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Designing for Sustainability: five pieces of advice from the experts

Alex Blyth

Managing Partner

The DBA recently invited its members in the Bristol area to Halo’s studio for a series of expert talks around the topic of ‘Shaping a sustainable future through design’. We were lucky enough to be there, and for anyone who missed it here were our top five takeaways.

1. People aren’t their job titles

Jos Harrison, Global Head of Brand Experience and Design at Reckitt Hygiene, delivered a remarkable talk. There are too few senior executives at multinational consumer packaged goods corporations speaking as plainly and urgently as him on this topic with statements such as: for too long corporations coached a culture of over consumption into us, and it has to change; we can’t create enough carbon sinks to offset our outputs for net zero to be an attainable goal so we need to aim for absolute zero; we need to extend our emissions reporting to scope three, for example the energy used by the washing machine in using Vanish.

Harrison genuinely wants to make a difference on environmental sustainability. He leads a team at Reckitt that is taking important steps in that direction, and he has a message that deserves to be heard.

It’s easy for creatives to make assumptions about our clients’ opinions, motivations, and needs. Instead we should approach them with open minds and take time to understand them. It will produce far better outcomes for everyone.

2. Stop trying to make human behave more sustainably

Accenture SONG recently conducted anthropological research with people living in eight different countries to understand how they relate to and engage with conversations around sustainability. Oliver Pattenden, Global Research and Insight Director, talked us through key findings from the resulting report, Our Human Moment.

The key finding is that the way organisations talk and behave on sustainability is totally at odds with how people think and act on it. They’ve talked for years of a say-do gap between people’s words and actions on sustainability, but in fact it’s better thought of as a relevancy gap. Instead of trying to make humans behave more sustainably we should focus on making sustainability more human.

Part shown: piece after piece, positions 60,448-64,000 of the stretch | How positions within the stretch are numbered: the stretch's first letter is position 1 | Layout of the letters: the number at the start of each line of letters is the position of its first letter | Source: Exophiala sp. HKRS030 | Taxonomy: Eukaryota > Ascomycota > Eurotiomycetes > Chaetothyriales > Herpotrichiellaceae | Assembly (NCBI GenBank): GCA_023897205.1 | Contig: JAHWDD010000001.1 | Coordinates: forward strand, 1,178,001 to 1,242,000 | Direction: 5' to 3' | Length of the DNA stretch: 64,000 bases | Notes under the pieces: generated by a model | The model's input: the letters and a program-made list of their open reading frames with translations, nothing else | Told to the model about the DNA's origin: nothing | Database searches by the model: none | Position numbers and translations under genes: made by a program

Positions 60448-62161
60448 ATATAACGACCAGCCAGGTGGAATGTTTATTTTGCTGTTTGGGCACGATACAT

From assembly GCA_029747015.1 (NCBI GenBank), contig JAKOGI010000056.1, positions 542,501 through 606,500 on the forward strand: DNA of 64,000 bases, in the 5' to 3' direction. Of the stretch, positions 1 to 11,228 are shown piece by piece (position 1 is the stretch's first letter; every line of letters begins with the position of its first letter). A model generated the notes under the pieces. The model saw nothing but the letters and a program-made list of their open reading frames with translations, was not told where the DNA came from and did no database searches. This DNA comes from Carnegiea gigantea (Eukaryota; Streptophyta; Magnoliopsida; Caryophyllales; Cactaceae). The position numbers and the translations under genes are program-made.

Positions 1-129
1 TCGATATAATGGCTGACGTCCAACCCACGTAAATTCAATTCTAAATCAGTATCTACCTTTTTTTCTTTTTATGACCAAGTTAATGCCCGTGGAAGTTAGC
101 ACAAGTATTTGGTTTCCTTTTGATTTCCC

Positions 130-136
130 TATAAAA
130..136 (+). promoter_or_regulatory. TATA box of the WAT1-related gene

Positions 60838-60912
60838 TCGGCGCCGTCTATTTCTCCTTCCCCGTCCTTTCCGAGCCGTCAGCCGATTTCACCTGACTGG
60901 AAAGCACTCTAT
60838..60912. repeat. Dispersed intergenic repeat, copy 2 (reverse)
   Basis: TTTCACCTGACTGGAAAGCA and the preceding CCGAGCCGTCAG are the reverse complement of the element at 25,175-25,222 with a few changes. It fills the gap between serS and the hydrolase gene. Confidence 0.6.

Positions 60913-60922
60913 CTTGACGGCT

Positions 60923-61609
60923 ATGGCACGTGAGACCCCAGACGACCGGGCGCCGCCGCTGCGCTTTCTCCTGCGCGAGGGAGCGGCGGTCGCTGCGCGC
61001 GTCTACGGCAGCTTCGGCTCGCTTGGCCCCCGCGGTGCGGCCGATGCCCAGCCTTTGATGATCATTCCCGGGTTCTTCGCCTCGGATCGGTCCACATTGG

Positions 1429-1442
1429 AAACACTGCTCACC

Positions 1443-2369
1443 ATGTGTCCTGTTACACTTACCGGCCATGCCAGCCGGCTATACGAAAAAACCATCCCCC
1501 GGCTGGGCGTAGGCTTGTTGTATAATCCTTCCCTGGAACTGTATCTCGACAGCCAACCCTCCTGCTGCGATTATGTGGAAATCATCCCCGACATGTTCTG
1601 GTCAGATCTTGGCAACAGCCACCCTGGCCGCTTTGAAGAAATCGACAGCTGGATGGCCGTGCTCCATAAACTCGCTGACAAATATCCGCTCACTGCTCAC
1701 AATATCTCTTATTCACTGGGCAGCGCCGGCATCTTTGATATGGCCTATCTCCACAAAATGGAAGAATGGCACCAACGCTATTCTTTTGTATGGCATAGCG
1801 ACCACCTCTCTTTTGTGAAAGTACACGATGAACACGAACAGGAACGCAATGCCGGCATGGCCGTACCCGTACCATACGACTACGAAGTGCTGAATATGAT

The report details six entryways to talking to people in a more effective way, and is a valuable resource for any designer in this space.

3. People care about what other people think

Will Powell Co-Founder at sustainability consultancy Future Shift posed a question: “Which is these is most likely to persuade people to change their behaviour: saving them money; saving their children; it’s what the neighbours are doing?”

Yep, it’s the last one. Humans are profoundly social creatures, and we care a lot about what others are doing. So, Powell’s point is that if we want to persuade people to act more socially we should dial down messages on protecting Earth for future generations and conserving our resources, and dial up the fact that other people are already doing it.

4. Single use isn’t always wrong

The final speaker was Kerry Briggs, VP of Design and Development at product design consultancy Kinneir Dufort. She took us on a whistlestop tour of the work her team is doing in the healthcare sector, an area experiencing a wave of innovation and competition.

She cautioned against jumping to the obvious assumption about the right thing to do. While waste is a major issue in healthcare – she showed a striking visual of the six bin bags worth of disposable equipment used in just one operation – it’s not always the worst option.

A client came to them asking them to help make a piece of equipment multi-use. The KD team researched it and found that the environmental impact of that change – the materials needed, sterilisations between uses, and so on - would be far worse than the existing situation. Single use is not always bad so keep an open mind.

5. Design is empathy

Sustainability can feel a vast and overwhelming topic for designers. Harrison urges them to think of it as simply another challenge requiring design thinking, and that at the heart of that is empathy.

Empathise with what your client is trying to achieve, and the challenges they face in doing that. Do that successfully and designers will be hugely valuable not only to the clients they directly service but also to creating a more sustainable future for all of us.

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